3 Great Ways to Satisfy Those Tarragon Cravings
Tarragon is for more than fish. This overlooked but deliciously sweet, rich herb offers major flavor and health benefits. Tarragon has a strong fragrance and a slight licorice taste, but it also has subtle earthy notes – it’s a bit fuller in flavor than basil, and not quite as sharp, either. You can interchange tarragon for basil in recipes for a slightly mellower, sweeter taste and a softer, more velvety texture. Is your mouth watering yet? Tarragon, a perennial, is easy to grow, too. It’s really only good fresh.
Tarragon is very low in calories, like most greens and herbs, and like purslane, contains some Omega-3’s. It has natural antimicrobial properties and contains generous amounts of many nutrients, including vitamin A, vitamin C, iron, calcium and trace minerals. The primary benefit of tarragon is the fiber, but we think the aromatherapeutic benefit is a close second!
I don’t know about you, but I think that tight, itchy winter skin is the absolute worst. It gets brutally dry this time of year in Southern California (and the fires have certainly been too close for comfort). But even in cooler climates where there’s rain and snow, indoor heat will really dry your skin out – even triggering rashes and acne for some folks. Here are some quick tips to keep your skin healthy, supple, and comfortable during the winter:
1. Exfoliate. The first time my wife mentioned that I try this, I raised a skeptical eyebrow. But a good salt scrub with almond oil feels great (I’d recommend avoiding the fragrance- and chemical-loaded store scrubs). The salt sloughs off all that old, scaly stuff, and the oil locks in moisture. I like unscented, of course.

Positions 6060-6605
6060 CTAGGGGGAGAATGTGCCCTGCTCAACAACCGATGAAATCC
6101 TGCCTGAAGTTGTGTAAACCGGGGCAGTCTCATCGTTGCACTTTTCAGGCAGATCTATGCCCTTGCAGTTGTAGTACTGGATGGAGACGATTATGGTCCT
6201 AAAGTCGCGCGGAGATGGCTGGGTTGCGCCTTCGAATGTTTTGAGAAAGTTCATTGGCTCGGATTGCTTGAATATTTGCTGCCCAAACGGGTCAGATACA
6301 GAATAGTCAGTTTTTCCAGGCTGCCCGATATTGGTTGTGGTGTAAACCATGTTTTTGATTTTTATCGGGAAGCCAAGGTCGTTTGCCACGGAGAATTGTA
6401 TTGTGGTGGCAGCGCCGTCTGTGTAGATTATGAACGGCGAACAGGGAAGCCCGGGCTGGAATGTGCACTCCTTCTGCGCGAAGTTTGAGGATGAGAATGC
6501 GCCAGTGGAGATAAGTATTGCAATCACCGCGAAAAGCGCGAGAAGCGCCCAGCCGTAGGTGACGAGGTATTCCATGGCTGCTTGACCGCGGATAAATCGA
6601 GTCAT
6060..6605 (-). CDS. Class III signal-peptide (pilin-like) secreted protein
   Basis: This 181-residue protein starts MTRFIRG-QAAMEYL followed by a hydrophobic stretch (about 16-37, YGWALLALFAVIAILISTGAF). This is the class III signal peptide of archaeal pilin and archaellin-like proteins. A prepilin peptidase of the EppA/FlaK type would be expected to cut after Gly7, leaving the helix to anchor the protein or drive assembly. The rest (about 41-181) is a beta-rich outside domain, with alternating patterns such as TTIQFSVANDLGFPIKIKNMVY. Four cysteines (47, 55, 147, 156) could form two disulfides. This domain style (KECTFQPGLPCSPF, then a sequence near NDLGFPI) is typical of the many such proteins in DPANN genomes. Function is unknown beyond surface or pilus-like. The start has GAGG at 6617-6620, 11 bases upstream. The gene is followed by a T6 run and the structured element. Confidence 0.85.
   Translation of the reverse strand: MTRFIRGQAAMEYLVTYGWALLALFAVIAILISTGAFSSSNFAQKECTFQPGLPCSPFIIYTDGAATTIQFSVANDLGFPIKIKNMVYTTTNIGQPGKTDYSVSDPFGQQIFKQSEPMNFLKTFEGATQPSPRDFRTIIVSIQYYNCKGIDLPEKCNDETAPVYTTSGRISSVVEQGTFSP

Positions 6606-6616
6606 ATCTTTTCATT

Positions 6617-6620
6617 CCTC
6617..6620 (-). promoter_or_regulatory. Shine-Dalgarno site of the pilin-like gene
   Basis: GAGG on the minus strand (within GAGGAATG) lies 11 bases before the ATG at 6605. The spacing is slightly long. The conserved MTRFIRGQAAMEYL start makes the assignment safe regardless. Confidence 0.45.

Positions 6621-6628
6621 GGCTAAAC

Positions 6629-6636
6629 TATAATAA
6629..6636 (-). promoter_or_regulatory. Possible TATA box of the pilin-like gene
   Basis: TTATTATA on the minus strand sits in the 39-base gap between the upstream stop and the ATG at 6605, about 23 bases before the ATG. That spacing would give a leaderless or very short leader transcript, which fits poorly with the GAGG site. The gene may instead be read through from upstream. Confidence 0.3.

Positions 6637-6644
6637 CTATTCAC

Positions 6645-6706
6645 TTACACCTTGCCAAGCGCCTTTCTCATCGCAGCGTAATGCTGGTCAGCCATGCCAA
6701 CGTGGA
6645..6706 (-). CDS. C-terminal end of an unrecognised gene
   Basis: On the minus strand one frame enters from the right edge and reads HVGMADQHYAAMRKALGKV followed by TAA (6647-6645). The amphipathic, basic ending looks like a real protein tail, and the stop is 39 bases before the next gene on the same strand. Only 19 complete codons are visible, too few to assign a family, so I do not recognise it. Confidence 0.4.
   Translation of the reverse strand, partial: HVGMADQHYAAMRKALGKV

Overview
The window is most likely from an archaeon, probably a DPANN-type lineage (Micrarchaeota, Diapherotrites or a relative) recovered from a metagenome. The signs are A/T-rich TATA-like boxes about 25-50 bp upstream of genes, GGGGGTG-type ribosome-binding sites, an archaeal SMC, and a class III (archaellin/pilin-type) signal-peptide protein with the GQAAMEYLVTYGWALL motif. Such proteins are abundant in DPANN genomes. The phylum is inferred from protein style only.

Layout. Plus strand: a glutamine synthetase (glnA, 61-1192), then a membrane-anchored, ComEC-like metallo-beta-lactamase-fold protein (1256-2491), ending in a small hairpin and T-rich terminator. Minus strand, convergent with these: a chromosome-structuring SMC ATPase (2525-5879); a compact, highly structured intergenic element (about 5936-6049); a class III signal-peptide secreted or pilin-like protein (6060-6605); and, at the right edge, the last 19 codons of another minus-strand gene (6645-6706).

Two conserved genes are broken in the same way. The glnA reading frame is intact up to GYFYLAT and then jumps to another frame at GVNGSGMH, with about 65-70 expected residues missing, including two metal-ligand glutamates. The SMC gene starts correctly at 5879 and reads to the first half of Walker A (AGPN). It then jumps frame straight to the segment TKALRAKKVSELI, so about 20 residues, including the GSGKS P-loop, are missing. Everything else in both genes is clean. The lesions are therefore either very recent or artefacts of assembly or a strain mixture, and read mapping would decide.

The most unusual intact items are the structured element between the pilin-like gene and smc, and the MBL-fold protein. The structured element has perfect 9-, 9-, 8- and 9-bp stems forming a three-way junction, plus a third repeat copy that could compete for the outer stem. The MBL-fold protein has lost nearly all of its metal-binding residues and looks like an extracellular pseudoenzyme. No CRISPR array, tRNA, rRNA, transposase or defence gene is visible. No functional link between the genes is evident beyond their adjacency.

2. Moisturize. Okay, I’m not one to slather on lotion after a shower. Please! That’s why I like using oils instead. In winter, even oily skin can handle walnut, almond, or fruit oils. Plus it’s efficient since you dunk yourself while in the shower. Avoid those mineral oils – they’re petroleum based. Look for vegetable-based oils instead.
Harpoon posted this video of Jack Lalanne last month. I liked it so much I had to repost it here for Mark’s Daily Apple readers.
Jack’s challenge is as valid as ever. If you haven’t already, cut all refined sugars out of your diet and “you will be thanking (Jack) for the rest of your natural life.” He promises.
Flies that ate a diet rich with Rhodiola rosea, an herbal supplement long used for its purported stress-relief effects, lived on an average of 10 percent longer than fly groups that didn’t eat the herb.
Flies aren’t humans, granted, but rhodiola, also known as roseroot and golden root, has a long history of both anecdotal and clinical evidence that suggests it can help to improve mood and alleviate symptoms associated with depression, and that it may play a part in immune system support, improved concentration and alertness, and increased energy levels.
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